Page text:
A Reader is Born

I have never been a fast reader, but from my first adult book, First Blood by David Morrell, which I read at the tender age of 10, I fell in love with the written word. Not all of it. The dry material that was on the school reading list couldn’t hold my attention.

The passing of Peter Straub reminds me of the library that has continued to outgrow the bookshelves I have room for. There were so many wonderful authors to choose from. Stephen King, Robert R. McCammon, F. Paul Wilson, John Skipp and Craig Spector. I could go on and on. Really, I could.

I connected with many of these authors because they were a part of the era I grew up in. The 1970s. For a long time, I was a constant reader of Stephen King, not because he wrote horror but because of his style. King made reading a story like eating your favorite dessert. You identified with a lot of what the author was writing about. The writing was sometimes raw and honest and even fantastic. King and many other authors were comparable to the talent in the music scene of the same era. Creativity was on fire in the 70s and although the music changed in the 80s, the writing just got better.

Getting back to David Morrell, I actually had an online conversation with him through social media. I made a remark about First Blood and how I preferred the ending in the book to the ending in the movie. It felt more real. He told me that Stallone had also wanted the same ending in the novel and they had shot it. He said that when they put it in front of test audiences, they hated it. So they re-shot the ending. If you don’t know, read the book, no doubt you’ve seen some of the movies. I told Morrell how young I was when I read his book, and his response was, that a 10-year-old shouldn’t be reading a book like First Blood.

My response was that with respect I disagree. He reinforced it. “Too young.” Very nice guy. I understand his opinion. He didn’t write the book with a 10-year-old as his target audience. Besides, most kids that age were reading The Hardy Boys or Nancy Drew.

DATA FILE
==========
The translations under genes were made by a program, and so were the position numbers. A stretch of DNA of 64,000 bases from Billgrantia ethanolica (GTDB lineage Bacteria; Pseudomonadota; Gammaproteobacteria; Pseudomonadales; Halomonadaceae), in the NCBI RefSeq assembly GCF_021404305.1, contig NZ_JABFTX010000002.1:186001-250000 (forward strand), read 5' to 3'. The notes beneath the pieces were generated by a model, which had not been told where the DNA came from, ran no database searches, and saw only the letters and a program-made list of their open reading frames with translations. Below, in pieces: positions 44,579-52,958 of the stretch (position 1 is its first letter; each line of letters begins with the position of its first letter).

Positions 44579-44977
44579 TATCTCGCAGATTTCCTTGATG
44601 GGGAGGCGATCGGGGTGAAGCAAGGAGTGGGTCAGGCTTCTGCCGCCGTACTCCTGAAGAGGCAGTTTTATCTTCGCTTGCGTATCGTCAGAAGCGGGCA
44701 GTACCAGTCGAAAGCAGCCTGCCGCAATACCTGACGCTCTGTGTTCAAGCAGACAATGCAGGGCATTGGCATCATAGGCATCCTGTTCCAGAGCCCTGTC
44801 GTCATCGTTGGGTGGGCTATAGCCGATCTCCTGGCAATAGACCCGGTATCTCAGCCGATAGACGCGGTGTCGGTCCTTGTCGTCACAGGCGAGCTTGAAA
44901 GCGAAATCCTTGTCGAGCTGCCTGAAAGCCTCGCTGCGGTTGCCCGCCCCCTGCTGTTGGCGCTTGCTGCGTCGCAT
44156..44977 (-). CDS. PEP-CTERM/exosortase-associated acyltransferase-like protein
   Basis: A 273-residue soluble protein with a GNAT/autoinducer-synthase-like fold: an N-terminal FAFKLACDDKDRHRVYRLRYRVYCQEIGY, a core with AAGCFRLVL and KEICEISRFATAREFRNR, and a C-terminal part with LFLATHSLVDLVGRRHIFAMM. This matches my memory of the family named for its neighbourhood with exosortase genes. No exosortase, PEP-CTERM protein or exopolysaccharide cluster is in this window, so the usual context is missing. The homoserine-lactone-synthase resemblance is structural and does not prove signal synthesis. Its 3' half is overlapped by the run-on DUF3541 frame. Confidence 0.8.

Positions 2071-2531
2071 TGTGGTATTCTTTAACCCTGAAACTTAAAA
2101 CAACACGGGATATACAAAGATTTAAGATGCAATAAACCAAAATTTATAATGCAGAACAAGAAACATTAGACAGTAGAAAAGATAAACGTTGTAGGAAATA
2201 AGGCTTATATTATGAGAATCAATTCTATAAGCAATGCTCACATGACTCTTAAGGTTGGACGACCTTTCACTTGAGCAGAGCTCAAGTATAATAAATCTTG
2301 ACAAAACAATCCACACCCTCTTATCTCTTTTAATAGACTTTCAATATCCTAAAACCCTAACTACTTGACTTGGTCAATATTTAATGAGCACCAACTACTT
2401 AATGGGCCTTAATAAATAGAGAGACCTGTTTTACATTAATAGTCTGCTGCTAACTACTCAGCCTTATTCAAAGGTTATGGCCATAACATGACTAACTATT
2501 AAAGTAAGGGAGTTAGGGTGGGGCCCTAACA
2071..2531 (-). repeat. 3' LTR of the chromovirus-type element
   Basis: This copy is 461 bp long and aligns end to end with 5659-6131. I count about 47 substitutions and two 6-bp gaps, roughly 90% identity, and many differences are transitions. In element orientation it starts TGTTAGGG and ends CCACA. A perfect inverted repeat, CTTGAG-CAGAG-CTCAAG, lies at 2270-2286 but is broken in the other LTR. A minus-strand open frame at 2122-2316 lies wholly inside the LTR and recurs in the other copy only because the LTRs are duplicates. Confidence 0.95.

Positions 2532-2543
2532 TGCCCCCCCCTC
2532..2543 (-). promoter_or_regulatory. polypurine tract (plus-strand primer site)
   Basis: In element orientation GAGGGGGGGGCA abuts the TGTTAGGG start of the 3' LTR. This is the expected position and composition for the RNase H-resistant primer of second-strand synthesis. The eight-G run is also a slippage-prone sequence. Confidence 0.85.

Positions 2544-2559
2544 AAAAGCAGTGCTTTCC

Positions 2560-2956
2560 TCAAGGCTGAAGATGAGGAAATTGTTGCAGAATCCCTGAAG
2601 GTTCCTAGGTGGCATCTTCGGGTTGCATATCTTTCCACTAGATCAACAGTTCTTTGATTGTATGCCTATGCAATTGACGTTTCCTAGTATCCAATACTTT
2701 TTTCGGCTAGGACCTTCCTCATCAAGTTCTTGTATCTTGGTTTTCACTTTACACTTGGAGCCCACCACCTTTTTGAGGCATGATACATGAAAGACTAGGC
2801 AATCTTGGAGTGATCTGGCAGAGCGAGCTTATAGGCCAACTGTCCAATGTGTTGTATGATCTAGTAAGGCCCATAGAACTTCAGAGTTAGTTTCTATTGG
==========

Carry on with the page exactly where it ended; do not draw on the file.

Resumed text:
First Blood opened my eyes, I loved the language, especially the adult language, and the sex, and the violence, and adults talking about stuff that kids my age weren’t privy to.

First blood was a doorway to a place I’d never been. One that wasn’t censored or sanitized. When I finished the book, I put it down and thought about it for a long time. I grabbed William Peter Blatty’s, The Exorcist and read it. I lost a few nights of sleep from that one, but I kept picking up these adult books while getting a C- on a book report for some boring Bantam Book. If I couldn’t afford a grown-up book, my mom always had a Sidney Sheldon or Harold Robbins novel hanging around. I wasn’t a huge fan of either author, but I got through them. Robbins was easier due to the many sex scenes.

Back to Peter Straub, I think The Talisman co-authored with Stephen King will always be my favorite. There was magic in that book. I got to ask Peter Straub one question when he was doing an interview and that was. “Who came up with the idea for Wolf in The Talisman?” He replied, “That was all Steve,” referring to King.

Such a gentleman.

Farewell, Peter Straub, thank you for inviting us to the fireside.

Thanks for listening.


PS: Be sure to check out the Highwayman Series available in all formats on all platforms in all sorts of places all over the world. We haven’t reached space yet, but I’d love it if you give it a read. If you’re into crime thrillers, you’ll dig this.

Here are some links: Book One HIGHWAYMAN Book Two FOUR